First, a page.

Seeds of Change
edited by John Joseph Adams
Imagine the moment when the present ends, and the future begins–when the world we knew is no more and a brave new world is thrust upon us. Gathering stories by nine of today’s most incisive minds, Seeds of Change confronts the pivotal issues facing our society today: racism, global warming, peak oil, technological advancement, and political revolution. Many serve as a call to action. How will you change with the future?
These nine stories sow seeds of change across familiar and foreign territory, from our own backyards to the Niger Delta to worlds not yet discovered. All explore the notion that change will come. Will you be ready?
Praise for Seeds of Change
This thought-provoking anthology of nine original stories posits near-future paradigm shifts in everything from race relations […] to the morality of uploaded consciousness […] Accurately reflects many of today’s most pressing political and social issues, and will give readers plenty to think about and argue over.
Isaac Asimov said science fiction is the branch of literature that deals with the responses of human beings to changes in science and technology. His definition put humans in a reactive role, but we can also be proactive, actively making the future what we want […] and that’s what this anthology of provocative and disturbing stories challenges us to do.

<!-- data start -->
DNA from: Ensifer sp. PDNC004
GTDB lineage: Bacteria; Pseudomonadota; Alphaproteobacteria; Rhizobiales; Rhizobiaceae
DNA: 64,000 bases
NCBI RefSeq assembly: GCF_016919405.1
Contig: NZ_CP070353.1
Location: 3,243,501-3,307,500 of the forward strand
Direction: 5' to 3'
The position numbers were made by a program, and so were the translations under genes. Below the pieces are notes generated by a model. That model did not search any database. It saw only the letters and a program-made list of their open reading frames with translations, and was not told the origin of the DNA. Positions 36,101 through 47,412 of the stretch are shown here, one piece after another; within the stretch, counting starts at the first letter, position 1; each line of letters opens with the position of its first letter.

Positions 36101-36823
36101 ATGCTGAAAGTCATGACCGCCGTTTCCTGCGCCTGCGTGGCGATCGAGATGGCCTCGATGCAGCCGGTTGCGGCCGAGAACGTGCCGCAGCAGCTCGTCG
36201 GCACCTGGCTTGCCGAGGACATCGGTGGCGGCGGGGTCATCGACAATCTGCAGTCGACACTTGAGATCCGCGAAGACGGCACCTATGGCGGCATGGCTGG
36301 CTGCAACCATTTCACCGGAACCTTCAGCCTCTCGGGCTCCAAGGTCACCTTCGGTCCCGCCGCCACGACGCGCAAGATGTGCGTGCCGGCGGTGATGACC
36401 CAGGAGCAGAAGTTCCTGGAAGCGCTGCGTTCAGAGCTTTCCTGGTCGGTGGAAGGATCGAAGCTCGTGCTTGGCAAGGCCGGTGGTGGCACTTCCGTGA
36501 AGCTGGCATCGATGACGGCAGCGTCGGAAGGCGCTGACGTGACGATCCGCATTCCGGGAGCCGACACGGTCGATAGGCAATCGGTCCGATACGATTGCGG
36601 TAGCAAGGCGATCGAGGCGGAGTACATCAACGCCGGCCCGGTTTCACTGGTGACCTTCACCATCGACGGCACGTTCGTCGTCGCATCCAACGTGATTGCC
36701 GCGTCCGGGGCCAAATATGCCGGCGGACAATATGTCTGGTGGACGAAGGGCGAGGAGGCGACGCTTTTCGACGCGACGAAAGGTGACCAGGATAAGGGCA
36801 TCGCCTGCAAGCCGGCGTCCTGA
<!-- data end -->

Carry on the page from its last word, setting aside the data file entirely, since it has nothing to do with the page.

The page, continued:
—Robert J. Sawyer, Hugo Award-winning author of Hominids
The theme of Seeds of Change, an anthology of original fiction edited by John Joseph Adams, is paradigm shifts. Specifically, Adams asked the writers to write stories about technological, scientific, political or cultural change. Not only did each writer succeed at that goal, but most of them managed to provide stories that were entertaining and thought-provoking as well. [4 out of 5 stars]
This anthology once again proves that Adams is an editor of high skill. […] Seeds of Change continues to exemplify Adams ability to pick short stories of distinction. These nine stories […] are thought provoking without being didactic, asking the reader to think deeply about issues of today through the stories of the future. Conclusions are not drawn by these authors, avoiding the giving of answers. […] This is the sort of writing the speculative fiction the genre was meant to produce. Readers should be pleased with the results of the contributors’ and editor’s efforts.
—Grasping for the Wind